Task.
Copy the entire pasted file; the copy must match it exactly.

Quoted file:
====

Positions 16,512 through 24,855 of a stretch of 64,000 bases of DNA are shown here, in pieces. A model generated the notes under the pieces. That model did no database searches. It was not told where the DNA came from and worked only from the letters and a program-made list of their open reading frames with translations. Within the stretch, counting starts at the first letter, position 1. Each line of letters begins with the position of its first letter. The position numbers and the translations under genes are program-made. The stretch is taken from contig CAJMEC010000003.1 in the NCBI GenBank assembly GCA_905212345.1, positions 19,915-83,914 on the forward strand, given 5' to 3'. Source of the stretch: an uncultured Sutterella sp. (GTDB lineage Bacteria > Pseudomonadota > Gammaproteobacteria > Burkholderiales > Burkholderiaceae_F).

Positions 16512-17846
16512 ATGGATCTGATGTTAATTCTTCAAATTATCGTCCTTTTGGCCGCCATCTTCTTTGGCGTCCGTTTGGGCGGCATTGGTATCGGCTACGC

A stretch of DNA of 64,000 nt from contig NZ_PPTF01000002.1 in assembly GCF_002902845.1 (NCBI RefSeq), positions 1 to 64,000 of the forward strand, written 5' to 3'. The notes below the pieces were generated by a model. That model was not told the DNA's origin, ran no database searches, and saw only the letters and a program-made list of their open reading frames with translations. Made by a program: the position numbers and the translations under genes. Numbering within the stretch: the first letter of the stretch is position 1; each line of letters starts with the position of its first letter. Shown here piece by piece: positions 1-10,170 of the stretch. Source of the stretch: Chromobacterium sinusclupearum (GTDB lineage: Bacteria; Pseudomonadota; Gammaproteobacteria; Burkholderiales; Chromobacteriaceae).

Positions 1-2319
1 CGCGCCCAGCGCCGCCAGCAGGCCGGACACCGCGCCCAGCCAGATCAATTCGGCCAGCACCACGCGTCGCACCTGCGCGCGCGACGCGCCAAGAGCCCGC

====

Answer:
Positions 16,512 through 24,855 of a stretch of 64,000 bases of DNA are shown here, in pieces. A model generated the notes under the pieces. That model did no database searches. It was not told where the DNA came from and worked only from the letters and a program-made list of their open reading frames with translations. Within the stretch, counting starts at the first letter, position 1. Each line of letters begins with the position of its first letter. The position numbers and the translations under genes are program-made. The stretch is taken from contig CAJMEC010000003.1 in the NCBI GenBank assembly GCA_905212345.1, positions 19,915-83,914 on the forward strand, given 5' to 3'. Source of the stretch: an uncultured Sutterella sp. (GTDB lineage Bacteria > Pseudomonadota > Gammaproteobacteria > Burkholderiales > Burkholderiaceae_F).

Positions 16512-17846
16512 ATGGATCTGATGTTAATTCTTCAAATTATCGTCCTTTTGGCCGCCATCTTCTTTGGCGTCCGTTTGGGCGGCATTGGTATCGGCTACGC

A stretch of DNA of 64,000 nt from contig NZ_PPTF01000002.1 in assembly GCF_002902845.1 (NCBI RefSeq), positions 1 to 64,000 of the forward strand, written 5' to 3'. The notes below the pieces were generated by a model. That model was not told the DNA's origin, ran no database searches, and saw only the letters and a program-made list of their open reading frames with translations. Made by a program: the position numbers and the translations under genes. Numbering within the stretch: the first letter of the stretch is position 1; each line of letters starts with the position of its first letter. Shown here piece by piece: positions 1-10,170 of the stretch. Source of the stretch: Chromobacterium sinusclupearum (GTDB lineage: Bacteria; Pseudomonadota; Gammaproteobacteria; Burkholderiales; Chromobacteriaceae).

Positions 1-2319
1 CGCGCCCAGCGCCGCCAGCAGGCCGGACACCGCGCCCAGCCAGATCAATTCGGCCAGCACCACGCGTCGCACCTGCGCGCGCGACGCGCCAAGAGCCCGC